The Difference Between Drones and UAVs

Last updated December 17th, 2019
A drone shot of the British countryside

By now, everyone has heard the term ‘drone’ before.

You may have also come across the term ‘Unmanned Aerial Vehicle’ — or you might not, but you’re more likely to have heard of its abbreviation; UAV for short.

Usually, both ‘drone’ and ‘UAV’ are used interchangeably to mean the same thing. While media and the military tend to use the word ‘drone’ more often, the FAA (the Federal Aviation Administration in the US) tends to lean towards ‘UAV’.

But, they are not the same. Not strictly, anyway.

Besides, doesn’t it feel strange that the same word drone is used to name what can be described as the $1,000 instrument of a recreational hobby and also a $10 million war machine used by the military?

But that’s not where the differences between drones and UAVs lie. To understand the subtle differences, we have to look at the various definitions of each term.

What Is a Drone Defined As?

Any remotely guided or autonomous vehicle can rightly be described as a drone. For a something to be a drone, there has to be no pilot in its cockpit. All the remotely controlled devices you see been flown across the sky by enthusiasts and those unmanned weapons used by the military therefore qualify as drones.

But those are not the only things that qualify as drones, according to this definition. Remote controlled cars, self-driving cars, autonomous submarines — anything that moves without a human sitting at the wheel — are these all drones?

While most people will think of an unmanned aircraft, capable of flying autonomously, the term drone actually refers to a wide range of land, sea, and air vehicles. All of these vehicles are considered drones because they are able to move about either through input from a remote pilot or through pre-programmed software.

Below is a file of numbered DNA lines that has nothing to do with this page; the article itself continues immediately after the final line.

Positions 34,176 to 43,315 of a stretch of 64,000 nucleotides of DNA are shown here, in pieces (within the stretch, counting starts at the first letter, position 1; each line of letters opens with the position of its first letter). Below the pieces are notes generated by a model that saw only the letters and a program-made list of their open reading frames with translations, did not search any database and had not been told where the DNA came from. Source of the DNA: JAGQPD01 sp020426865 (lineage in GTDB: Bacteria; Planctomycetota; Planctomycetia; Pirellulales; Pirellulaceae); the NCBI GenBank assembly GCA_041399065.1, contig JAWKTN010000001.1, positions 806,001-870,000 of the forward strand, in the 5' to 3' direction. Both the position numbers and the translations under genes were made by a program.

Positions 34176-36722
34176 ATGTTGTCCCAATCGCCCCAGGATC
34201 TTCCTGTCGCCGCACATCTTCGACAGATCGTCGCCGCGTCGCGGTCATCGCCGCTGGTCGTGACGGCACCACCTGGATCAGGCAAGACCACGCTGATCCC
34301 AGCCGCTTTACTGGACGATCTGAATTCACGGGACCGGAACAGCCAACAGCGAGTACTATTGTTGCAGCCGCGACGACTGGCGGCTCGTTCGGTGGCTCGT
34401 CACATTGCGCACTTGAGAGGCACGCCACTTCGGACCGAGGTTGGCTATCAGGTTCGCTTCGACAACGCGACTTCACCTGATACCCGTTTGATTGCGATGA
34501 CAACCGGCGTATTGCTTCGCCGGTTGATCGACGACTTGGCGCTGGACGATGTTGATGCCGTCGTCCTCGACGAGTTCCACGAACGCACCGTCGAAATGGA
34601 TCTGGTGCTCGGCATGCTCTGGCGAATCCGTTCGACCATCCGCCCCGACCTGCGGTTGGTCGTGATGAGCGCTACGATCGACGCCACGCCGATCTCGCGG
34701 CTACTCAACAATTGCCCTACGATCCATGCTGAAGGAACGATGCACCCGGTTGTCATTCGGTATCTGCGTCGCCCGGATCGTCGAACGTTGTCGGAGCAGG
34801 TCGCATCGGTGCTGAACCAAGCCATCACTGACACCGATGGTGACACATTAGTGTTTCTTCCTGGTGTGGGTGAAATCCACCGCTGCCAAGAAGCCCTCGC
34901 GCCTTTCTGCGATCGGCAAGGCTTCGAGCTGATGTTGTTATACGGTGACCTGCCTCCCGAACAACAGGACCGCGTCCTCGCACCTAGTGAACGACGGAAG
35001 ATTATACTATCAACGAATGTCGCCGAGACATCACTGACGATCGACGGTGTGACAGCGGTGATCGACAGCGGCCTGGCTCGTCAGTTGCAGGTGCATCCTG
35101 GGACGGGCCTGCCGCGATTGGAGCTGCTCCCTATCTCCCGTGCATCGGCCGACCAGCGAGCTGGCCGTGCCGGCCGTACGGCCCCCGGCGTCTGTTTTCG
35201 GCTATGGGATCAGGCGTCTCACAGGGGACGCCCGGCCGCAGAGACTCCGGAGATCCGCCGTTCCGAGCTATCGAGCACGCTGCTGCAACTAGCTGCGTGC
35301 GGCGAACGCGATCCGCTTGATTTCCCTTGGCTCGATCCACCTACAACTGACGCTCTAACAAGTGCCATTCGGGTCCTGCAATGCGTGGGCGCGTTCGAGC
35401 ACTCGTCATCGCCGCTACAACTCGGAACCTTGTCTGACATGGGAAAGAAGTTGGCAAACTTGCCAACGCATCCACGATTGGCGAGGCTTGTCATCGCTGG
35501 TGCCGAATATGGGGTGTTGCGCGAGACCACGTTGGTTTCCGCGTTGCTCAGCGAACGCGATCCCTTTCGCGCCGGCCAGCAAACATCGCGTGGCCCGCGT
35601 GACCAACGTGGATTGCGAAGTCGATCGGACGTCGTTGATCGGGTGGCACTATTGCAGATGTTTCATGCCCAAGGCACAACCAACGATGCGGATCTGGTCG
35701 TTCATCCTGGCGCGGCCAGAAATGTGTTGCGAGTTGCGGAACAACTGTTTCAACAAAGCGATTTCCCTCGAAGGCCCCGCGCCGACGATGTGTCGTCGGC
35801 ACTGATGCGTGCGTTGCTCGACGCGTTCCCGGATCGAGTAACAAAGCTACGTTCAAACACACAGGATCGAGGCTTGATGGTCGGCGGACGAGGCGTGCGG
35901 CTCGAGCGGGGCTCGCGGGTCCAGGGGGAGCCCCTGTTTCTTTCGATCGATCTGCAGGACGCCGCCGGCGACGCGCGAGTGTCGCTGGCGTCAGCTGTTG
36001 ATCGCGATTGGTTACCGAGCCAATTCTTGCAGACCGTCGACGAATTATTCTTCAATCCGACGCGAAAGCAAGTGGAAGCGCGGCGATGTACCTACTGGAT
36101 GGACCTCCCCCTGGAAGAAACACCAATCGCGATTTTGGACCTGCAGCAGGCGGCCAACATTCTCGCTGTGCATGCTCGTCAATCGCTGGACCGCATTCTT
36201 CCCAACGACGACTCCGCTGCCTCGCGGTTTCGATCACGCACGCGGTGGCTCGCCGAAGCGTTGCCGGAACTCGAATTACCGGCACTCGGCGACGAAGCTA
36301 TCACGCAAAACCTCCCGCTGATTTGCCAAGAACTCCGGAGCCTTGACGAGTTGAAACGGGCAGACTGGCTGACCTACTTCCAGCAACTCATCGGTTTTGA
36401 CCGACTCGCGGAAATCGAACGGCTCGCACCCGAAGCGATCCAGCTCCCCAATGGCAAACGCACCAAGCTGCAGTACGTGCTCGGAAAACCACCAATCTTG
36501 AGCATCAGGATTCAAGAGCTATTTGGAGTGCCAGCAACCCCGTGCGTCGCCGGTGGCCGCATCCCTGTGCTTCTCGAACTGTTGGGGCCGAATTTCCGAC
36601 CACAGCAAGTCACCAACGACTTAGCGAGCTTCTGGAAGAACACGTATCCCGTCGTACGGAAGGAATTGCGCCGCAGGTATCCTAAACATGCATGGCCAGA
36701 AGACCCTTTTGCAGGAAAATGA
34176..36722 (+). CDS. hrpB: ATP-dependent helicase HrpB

Regulators are pushing for a more precise and functional definition for the word ‘drone’ to pave the way for more effective regulation.

They want a definition that would apply to the multi-copters we see flying around instead of the autonomous or remotely controlled vehicles that are being developed.

One suggestion that has come up seeks to define drones as vehicles that have software that allows it to function or return to its launch spot without human intervention. Not everyone agrees on this, even though it does differentiate between multi-copters and remote controlled helicopters.

What Is a UAV Defined As?

The term UAV stands for Unmanned Aerial Vehicle, and refers to any flying aircraft piloted by software or remote control, and (crucially) which is capable of reuse.

The reuse aspect is what excludes remote-controlled or software-controlled weapons like missiles from being described as drones.

Many flight professionals believe that true UAVs must have autonomous flight capabilities, and that this is what separates them from other drones. But this idea is not universally accepted.

What Are the Differences Between a Drone and a UAV?

From the definition above, you can see the difference between these two related terms is subtle and can be easy to miss.

Basically, every UAV is a drone, but not every drone is a UAV.

There are drones that cannot be described as UAVs for obvious reasons like being land-based or water-based.

Any authentic multi-copter enthusiast or drone specialist would point out this difference — and you could show off your smarts by pointing it out to your friends. The two words are used interchangeably in everyday language however, and ‘drone’ is the more popular since it is more commonly used by the media, movies, and popular television.

Nobody would judge you if you discarded the phrase unmanned aerial vehicle altogether and used strictly drones from now on. And you can expect to be handed a quadcopter or some other multi-copter if said you wanted to buy a drone — you may even be handed an RC car.

How Are UAVs Used?

Unmanned aerial vehicles are growing so popular that barely anyone can keep up with trends and the increasing number of capabilities they come with. We have seen them become integrated into the processes of several industries already, and many more seem on the verge of following suit.